Despite precedent in the European Court of Justice and the underlying law, the Regional Cologne Court upheld the order to Tutanota based on the argument that we would be “involved in providing an Internet service.” While law experts agree that this argumentation is absurd as we provide the email service completely on our own – without having any contract with any ISP – the order was still upheld by the court. For this single account, we were ordered to copy unencrypted incoming and outgoing emails before they were encrypted.

Fortunately, the court order does not affect or undermine the security of the end-to-end encrypted emails in Tutanota. However, this approach to accessing unencrypted emails is disturbing on many levels. Two stand out in particular:

  1. Forcing a company to hand over data before it is encrypted significantly breaches the privacy and confidentiality that users expect.
  2. Granting access to data meant to be encrypted could set a dangerous precedent be used to force companies to compromise end-to-end encryption. 

That is why we are appealing against this before the German Federal Court

The Right to Privacy Includes the Right to Encryption

Tutanota was not built to protect criminals. It was founded to protect our right to privacy guaranteed in the German constitution. This means we must protect our users from any kind of snooping or requirements that would undermine their security and privacy – even if it is the government that wants to gain access to their private communication.

Preventing companies from offering the highest levels of security and privacy online puts businesses and users at incredible risk of harm. That’s why Tutanota is challenging the court’s decisions. We want to make sure that the ruling is not used as a precedent for German law enforcement agencies to force companies to undermine the security and privacy of their services.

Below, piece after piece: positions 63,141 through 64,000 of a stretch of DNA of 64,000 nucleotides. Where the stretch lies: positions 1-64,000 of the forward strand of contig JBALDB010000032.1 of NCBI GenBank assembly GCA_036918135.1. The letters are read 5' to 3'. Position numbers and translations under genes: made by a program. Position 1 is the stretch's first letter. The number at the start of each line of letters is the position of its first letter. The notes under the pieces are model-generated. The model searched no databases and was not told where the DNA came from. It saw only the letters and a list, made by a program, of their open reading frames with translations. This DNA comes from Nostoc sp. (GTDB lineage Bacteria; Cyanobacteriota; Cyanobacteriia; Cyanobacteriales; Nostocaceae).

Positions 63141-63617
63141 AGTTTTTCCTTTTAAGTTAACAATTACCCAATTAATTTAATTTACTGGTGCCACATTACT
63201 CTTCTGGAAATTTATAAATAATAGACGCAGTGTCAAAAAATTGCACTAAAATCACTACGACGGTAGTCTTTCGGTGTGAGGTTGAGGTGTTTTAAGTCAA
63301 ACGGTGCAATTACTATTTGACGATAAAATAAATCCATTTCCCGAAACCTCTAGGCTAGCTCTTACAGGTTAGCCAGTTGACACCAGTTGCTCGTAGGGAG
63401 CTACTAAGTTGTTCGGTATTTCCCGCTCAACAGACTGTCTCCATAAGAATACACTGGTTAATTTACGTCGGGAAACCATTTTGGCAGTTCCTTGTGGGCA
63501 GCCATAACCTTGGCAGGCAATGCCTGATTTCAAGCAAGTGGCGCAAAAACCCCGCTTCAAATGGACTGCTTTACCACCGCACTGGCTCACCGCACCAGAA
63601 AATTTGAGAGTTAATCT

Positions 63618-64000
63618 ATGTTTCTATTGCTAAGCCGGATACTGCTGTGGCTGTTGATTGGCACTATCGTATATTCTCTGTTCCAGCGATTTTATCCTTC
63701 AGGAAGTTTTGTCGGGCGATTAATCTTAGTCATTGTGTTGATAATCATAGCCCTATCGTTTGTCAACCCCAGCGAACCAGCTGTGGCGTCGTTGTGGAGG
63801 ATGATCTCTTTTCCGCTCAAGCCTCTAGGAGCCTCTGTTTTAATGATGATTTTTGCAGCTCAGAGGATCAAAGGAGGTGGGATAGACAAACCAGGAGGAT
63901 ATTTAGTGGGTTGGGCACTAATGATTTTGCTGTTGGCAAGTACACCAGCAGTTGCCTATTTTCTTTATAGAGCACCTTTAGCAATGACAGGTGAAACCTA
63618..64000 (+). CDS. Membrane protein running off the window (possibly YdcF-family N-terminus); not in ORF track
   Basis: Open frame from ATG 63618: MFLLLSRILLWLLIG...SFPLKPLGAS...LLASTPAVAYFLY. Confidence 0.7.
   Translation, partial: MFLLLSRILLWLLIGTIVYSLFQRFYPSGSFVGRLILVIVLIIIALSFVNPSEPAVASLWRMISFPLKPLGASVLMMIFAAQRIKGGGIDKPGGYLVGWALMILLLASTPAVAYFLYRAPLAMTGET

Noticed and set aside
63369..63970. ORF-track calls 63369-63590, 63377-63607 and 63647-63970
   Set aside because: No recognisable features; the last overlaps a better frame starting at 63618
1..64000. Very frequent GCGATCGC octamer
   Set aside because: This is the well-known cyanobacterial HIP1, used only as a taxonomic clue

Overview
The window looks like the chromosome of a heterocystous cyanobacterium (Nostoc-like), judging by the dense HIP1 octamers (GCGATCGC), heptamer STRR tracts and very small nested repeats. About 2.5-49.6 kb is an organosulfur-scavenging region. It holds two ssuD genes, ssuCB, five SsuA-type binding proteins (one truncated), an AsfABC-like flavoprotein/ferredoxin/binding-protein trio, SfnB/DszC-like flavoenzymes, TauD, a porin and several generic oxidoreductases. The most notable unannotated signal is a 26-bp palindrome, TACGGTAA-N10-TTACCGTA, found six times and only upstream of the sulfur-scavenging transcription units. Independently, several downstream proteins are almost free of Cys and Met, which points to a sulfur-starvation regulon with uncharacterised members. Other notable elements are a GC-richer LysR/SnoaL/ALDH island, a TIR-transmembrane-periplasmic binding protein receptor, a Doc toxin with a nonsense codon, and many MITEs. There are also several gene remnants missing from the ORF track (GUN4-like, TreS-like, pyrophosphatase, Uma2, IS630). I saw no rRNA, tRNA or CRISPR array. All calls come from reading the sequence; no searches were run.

What we need in today’s Internet is not less encryption, but more. We must remain vigilant to make sure that law enforcement agencies cannot bend the laws the way they want to get access to data. To uphold the right to privacy and security of users, granted to every citizen by the German constitution, we must all protect our rights to use strong encryption.

The European GDPR specifically mentions end-to-end encryption as the best tool to protect citizens’ data from various threats online. Germany as well as the European Union must make sure that neither service providers nor criminals can abuse citizens’ data stored online.

European citizens and businesses rely on unbreakable end-to-end encryption.

End Note: The Challenge of Interoperable End-to-End Encrypted Email

Email protocols have one unique benefit compared to encrypted messaging apps, which is also its greatest weakness: interoperability. You can send emails to everyone even when they use a completely different email service, or when they host their mail server themselves. This interoperability is the main reason why email, despite being invented in the 1970s, is still one of the most used communication tools.

Interoperability, however, also comes with its own challenges, including that it is very hard to properly secure the email protocol. Automatic end-to-end encryption of emails between different email services remains impossible to this day.

Image by Aneta Pawlik via Unsplash

Disclaimer: Viewpoints expressed in this post are those of the author and may or may not reflect official Internet Society positions.